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Educating Workers To Become Citizens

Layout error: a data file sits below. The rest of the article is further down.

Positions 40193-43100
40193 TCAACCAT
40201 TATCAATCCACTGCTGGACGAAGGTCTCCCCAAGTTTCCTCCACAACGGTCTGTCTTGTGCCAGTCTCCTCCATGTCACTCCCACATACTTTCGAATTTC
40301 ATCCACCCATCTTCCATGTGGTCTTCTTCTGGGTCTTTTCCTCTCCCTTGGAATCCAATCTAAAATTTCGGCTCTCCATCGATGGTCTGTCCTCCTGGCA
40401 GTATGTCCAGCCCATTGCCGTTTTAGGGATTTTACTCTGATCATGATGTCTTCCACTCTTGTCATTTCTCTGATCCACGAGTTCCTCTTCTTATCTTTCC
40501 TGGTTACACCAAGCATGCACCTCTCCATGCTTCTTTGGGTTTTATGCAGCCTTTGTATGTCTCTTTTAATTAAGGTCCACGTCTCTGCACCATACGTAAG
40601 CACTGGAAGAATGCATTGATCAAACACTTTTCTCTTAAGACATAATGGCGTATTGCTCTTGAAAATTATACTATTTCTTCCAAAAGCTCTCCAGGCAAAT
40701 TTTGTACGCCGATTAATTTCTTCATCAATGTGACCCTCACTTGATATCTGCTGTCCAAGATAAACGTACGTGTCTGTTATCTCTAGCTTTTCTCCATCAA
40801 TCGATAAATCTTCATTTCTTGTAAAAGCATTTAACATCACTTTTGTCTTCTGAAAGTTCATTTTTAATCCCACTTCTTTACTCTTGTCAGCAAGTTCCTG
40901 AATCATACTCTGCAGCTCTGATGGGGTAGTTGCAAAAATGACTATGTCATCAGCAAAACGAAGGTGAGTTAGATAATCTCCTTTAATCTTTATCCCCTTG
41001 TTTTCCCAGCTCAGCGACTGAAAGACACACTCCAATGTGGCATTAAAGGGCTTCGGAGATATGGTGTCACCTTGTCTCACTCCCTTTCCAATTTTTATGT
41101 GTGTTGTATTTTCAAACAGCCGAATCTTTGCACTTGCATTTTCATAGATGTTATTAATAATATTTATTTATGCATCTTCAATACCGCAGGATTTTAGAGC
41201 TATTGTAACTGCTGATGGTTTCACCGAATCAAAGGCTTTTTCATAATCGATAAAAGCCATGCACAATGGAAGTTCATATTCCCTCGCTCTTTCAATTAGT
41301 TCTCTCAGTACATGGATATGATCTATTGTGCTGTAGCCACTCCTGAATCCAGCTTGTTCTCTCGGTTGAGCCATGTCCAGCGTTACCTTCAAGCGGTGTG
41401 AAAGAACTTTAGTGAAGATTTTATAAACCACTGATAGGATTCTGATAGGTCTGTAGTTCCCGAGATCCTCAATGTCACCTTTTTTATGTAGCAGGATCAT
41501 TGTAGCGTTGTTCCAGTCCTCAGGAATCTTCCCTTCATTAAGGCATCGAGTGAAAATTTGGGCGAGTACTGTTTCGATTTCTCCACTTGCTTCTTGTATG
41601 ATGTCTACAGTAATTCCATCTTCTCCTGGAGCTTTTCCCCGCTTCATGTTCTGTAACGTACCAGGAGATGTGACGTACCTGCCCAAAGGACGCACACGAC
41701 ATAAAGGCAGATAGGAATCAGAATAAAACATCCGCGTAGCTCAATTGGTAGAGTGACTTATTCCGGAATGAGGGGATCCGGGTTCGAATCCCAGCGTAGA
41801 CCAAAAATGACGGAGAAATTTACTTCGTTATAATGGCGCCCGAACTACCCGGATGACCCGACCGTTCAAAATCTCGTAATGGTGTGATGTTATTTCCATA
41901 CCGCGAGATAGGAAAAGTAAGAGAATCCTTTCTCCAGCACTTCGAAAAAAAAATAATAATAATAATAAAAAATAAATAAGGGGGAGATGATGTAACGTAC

The question students ask me most frequently is, “Why do I have to do this?”  Sometimes they are referring to narrow concerns like writing a response paper or analyzing a video clip.  Other times they are considering much broader philosophical questions such as the purpose of the liberal arts or whether college is even preparing them for the future they want. Too often, students see college as a means of developing a narrow set of skills to perform one single job for the remainder of their lives. Within this worldview, it is clear why many students find liberal arts courses frustrating: writing an APA-style analysis essay is certainly not a skill widely used in the offices of today’s global industries.  Yet, broad-based learning with an emphasis in critical thinking and adaptability is the foundation of today’s workforce and the marker of mature, ethical, intellectual existence. With this in mind, all of my work in the college classroom is in guiding students toward their future role as productive citizens in a community. In this sense, my pedagogy is grounded in John Dewey’s call for the “interfusion of knowledge, of man [sic] and nature, of vocational preparation with a deep sense of the social foundations and social consequences of industry and industrial callings in contemporary society” (393).